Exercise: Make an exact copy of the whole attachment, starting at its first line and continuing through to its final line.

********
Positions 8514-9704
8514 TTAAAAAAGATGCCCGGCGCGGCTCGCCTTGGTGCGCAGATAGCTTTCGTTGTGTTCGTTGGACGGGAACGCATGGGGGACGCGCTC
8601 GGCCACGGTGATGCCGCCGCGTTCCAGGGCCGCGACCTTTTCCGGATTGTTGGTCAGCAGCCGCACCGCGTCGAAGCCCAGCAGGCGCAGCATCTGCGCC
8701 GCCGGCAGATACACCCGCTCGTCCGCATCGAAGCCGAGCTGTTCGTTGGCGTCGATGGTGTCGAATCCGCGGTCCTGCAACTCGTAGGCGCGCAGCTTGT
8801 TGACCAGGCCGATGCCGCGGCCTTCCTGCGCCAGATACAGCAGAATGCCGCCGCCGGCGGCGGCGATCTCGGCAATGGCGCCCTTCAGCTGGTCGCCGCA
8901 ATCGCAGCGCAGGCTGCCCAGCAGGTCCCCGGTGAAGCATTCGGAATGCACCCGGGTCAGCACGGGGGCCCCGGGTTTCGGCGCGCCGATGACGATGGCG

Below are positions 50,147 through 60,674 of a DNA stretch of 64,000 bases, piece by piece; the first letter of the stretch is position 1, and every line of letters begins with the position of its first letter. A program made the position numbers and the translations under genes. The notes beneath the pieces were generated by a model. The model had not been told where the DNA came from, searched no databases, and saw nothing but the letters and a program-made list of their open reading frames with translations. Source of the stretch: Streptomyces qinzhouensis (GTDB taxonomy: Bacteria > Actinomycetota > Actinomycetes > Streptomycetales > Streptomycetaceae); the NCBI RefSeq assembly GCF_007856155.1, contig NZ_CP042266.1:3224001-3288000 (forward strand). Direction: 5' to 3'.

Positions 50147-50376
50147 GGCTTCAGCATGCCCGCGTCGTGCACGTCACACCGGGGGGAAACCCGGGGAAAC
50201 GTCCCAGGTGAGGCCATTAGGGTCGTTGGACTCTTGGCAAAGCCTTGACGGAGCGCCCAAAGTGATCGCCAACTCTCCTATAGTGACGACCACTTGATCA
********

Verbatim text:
Positions 8514-9704
8514 TTAAAAAAGATGCCCGGCGCGGCTCGCCTTGGTGCGCAGATAGCTTTCGTTGTGTTCGTTGGACGGGAACGCATGGGGGACGCGCTC
8601 GGCCACGGTGATGCCGCCGCGTTCCAGGGCCGCGACCTTTTCCGGATTGTTGGTCAGCAGCCGCACCGCGTCGAAGCCCAGCAGGCGCAGCATCTGCGCC
8701 GCCGGCAGATACACCCGCTCGTCCGCATCGAAGCCGAGCTGTTCGTTGGCGTCGATGGTGTCGAATCCGCGGTCCTGCAACTCGTAGGCGCGCAGCTTGT
8801 TGACCAGGCCGATGCCGCGGCCTTCCTGCGCCAGATACAGCAGAATGCCGCCGCCGGCGGCGGCGATCTCGGCAATGGCGCCCTTCAGCTGGTCGCCGCA
8901 ATCGCAGCGCAGGCTGCCCAGCAGGTCCCCGGTGAAGCATTCGGAATGCACCCGGGTCAGCACGGGGGCCCCGGGTTTCGGCGCGCCGATGACGATGGCG

Below are positions 50,147 through 60,674 of a DNA stretch of 64,000 bases, piece by piece; the first letter of the stretch is position 1, and every line of letters begins with the position of its first letter. A program made the position numbers and the translations under genes. The notes beneath the pieces were generated by a model. The model had not been told where the DNA came from, searched no databases, and saw nothing but the letters and a program-made list of their open reading frames with translations. Source of the stretch: Streptomyces qinzhouensis (GTDB taxonomy: Bacteria > Actinomycetota > Actinomycetes > Streptomycetales > Streptomycetaceae); the NCBI RefSeq assembly GCF_007856155.1, contig NZ_CP042266.1:3224001-3288000 (forward strand). Direction: 5' to 3'.

Positions 50147-50376
50147 GGCTTCAGCATGCCCGCGTCGTGCACGTCACACCGGGGGGAAACCCGGGGAAAC
50201 GTCCCAGGTGAGGCCATTAGGGTCGTTGGACTCTTGGCAAAGCCTTGACGGAGCGCCCAAAGTGATCGCCAACTCTCCTATAGTGACGACCACTTGATCA